Identification: Adults are violet-blue with a large yellow blotch on the middle of the body. Scales on the forehead and nape have dark edges. Dorsal and caudal fins have yellow patches with light-blue markings. Dorsal and anal fins end in filaments. Juveniles have a dark blue body color with several white and pale blue bars along the sides (similar to P. asfur). The caudal fin is transparent. Yellow markings along the sides of juveniles generally appear around the size of 6 cm, while full transformation to adult coloration occurs at a size from 10 to 15 cm TL. Can grow to 40 cm TL. From Allen et al. (1998).
Similar species: The rock beauty (Holacanthus tricolor) has a black body with yellow head and tail. Juvenile queen angelfish (Holacanthus ciliaris) and blue angelfish (Holacanthus bermudensis) have bright blue body bars. Juvenile French angelfish (Holacanthus paru) and gray angelfish (Holacanthus arcuatus) have bright yellow body bars on black body.
Table 1. States with nonindigenous occurrences, the earliest and latest observations in each state, and the tally and names of HUCs with observations†. Names and dates are hyperlinked to their relevant specimen records. The list of references for all nonindigenous occurrences of Pomacanthus maculosus are found here.
Table last updated 10/22/2021
† Populations may not be currently present.
References: (click for full references)
Allen, G. R., R. Steene and M. Allen. 1998. A Guide to Angelfishes and Butterflyfishes. Odyssey Publishing/Tropical Reef Research, Perth.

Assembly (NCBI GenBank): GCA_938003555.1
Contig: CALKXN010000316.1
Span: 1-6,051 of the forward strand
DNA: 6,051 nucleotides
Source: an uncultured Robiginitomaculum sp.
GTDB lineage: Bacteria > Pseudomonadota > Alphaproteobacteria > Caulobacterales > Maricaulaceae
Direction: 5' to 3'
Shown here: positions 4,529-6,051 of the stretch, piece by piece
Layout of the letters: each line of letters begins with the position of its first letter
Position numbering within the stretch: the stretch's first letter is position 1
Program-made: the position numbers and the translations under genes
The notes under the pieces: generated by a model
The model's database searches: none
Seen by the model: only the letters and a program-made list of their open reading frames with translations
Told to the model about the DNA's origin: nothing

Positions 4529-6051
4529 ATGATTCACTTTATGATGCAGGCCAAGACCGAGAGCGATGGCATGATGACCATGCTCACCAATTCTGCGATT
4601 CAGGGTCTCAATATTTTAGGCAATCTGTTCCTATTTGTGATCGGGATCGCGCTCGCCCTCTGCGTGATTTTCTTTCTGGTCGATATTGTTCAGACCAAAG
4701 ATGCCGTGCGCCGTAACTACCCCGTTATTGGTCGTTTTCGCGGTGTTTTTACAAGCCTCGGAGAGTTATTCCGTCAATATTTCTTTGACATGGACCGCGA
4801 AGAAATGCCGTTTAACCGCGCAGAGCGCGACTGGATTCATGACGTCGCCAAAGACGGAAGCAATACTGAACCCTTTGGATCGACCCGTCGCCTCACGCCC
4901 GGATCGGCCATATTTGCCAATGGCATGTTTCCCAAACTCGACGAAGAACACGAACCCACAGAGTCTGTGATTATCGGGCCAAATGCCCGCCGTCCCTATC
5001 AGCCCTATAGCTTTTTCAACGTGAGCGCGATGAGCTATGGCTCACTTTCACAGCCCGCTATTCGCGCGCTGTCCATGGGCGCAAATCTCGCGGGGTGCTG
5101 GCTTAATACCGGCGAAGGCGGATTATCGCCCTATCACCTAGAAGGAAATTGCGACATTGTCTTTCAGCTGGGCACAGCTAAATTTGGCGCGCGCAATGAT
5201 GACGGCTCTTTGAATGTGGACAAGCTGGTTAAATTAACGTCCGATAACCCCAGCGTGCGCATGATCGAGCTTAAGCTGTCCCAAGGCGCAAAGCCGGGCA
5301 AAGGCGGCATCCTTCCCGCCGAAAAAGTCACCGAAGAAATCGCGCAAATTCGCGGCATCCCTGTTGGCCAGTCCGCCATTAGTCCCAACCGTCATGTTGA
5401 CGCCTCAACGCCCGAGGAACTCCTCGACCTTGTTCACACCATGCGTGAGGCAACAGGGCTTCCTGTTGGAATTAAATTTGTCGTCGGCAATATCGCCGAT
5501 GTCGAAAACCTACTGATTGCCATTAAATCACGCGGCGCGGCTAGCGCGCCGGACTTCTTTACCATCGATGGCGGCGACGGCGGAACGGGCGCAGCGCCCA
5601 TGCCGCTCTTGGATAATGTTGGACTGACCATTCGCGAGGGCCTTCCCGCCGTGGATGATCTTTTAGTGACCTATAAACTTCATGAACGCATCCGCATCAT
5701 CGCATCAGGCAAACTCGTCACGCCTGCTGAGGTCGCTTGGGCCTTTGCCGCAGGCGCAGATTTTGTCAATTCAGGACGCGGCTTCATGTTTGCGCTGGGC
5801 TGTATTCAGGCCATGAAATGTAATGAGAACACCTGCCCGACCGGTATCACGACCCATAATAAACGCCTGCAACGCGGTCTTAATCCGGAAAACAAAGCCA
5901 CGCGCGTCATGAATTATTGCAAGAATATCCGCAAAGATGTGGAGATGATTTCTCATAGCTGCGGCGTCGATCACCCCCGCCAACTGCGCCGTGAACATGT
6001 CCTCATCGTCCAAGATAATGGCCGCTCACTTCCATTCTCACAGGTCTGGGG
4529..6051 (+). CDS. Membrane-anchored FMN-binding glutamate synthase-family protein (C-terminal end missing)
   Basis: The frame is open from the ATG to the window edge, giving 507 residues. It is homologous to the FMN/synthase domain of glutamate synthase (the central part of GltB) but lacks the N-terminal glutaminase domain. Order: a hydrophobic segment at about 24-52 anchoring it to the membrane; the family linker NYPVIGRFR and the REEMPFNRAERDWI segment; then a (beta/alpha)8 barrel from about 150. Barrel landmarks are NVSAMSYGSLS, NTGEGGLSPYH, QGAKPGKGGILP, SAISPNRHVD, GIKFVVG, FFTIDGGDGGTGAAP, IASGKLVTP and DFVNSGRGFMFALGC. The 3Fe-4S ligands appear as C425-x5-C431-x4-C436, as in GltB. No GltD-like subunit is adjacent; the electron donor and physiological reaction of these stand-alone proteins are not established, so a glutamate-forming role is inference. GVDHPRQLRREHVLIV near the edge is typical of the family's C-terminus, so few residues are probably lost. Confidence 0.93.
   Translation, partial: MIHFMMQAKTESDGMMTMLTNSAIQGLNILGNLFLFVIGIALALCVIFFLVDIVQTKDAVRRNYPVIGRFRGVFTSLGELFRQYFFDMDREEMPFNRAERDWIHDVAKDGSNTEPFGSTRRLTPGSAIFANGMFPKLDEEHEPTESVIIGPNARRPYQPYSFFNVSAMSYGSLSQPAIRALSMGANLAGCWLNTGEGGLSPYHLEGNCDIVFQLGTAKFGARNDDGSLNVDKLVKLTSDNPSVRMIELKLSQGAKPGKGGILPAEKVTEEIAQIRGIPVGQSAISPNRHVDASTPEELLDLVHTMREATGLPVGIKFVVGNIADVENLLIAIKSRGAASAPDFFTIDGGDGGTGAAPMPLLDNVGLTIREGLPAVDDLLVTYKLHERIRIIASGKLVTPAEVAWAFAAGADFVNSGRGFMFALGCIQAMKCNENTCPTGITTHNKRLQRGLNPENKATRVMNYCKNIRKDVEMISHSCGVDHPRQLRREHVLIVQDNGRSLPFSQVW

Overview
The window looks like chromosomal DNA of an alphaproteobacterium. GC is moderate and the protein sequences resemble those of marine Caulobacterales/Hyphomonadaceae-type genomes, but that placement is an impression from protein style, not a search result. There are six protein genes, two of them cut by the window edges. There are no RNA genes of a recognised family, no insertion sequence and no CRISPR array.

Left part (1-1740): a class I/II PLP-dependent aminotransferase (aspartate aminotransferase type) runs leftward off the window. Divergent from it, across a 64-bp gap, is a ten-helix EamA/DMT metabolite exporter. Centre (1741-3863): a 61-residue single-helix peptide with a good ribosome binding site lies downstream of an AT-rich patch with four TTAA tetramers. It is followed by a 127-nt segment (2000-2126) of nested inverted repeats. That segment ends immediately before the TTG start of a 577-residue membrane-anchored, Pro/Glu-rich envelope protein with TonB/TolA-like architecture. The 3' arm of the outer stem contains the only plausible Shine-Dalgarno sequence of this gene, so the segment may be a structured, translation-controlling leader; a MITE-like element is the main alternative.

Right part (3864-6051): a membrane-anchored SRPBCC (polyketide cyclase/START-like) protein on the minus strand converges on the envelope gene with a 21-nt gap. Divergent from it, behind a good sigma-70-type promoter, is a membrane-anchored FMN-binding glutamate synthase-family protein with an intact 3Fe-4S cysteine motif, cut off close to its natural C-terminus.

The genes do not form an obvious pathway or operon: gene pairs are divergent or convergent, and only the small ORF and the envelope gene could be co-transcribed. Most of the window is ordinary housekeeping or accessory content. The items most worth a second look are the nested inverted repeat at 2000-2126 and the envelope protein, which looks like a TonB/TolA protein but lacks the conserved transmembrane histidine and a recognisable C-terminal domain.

Alwany, M.A. 2009. Distribution and feeding ecology of the angelfishes (Pomacanthidae) in Shalateen region, Red Sea, Egypt. Egyptian Journal of Aquatic Biology and Fisheries 13(1):79-91.
Bariche, M. 2010. First record of the angelfish Pomacanthus maculosus (Teleostei: Pomacanthidae) in the Mediterranean. aqua, International Journal of Ichthyology 16(1):31-33.
Evans, J., Zammi, E. & Schembri, P. J. (2016) First record of the yellowbar angelfish Pomacanthus maculosus (Forsskål, 1775) in the central Mediterranean (Maltese Islands). Journal of Applied Ichthyology 32(6), 1226–1228.
Grandcourt, E., T.Z. Al Abdessalaam, F. Francis and A. Al Shamsi. 2010. Age-based life history parameters and status assessments of by-catch species (Lethrinus borbonicus, Lethrinus microdon, Pomacanthus maculosus and Scolopsis taeniatus) in the southern Arabian Gulf. Journal of Applied Ichthyology 26:381-389.
Pyle, R., Rocha, L.A. & Craig, M.T. 2010. Pomacanthus maculosus. The IUCN Red List of Threatened Species 2010: e.T165833A6144097. http://dx.doi.org/10.2305/IUCN.UK.2010-4.RLTS.T165833A6144097.en.
Reef Environmental Education Foundation (REEF). 2008. Exotic species sighting programs and volunteer database. World wide web electronic publication. www.reef.org, date of download March 10, 2008.
Salameh, P., Sonin, O., Edelist, D., and D. Golani. 2012. The first substantiated record of the yellowbar angelfish, Pomacanthus maculosus (Actinopterygii: Perciformes: Pomacanthidae) in the Mediterranean. Acta Ichthyologica Et Piscatoria 42(1):73-74.
Soeth, M., Adelir-alves, J., Loose, R., Daros, F.A., and H. L. Spach. 2018 First record of Pomacanthus maculosus (Perciformes, Pomacanthidae) in the south-western Atlantic Ocean. Journal of Fish Biology
This information is preliminary or provisional and is subject to revision. It is being provided to meet the need for timely best science. The information has not received final approval by the U.S. Geological Survey (USGS) and is provided on the condition that neither the USGS nor the U.S. Government shall be held liable for any damages resulting from the authorized or unauthorized use of the information.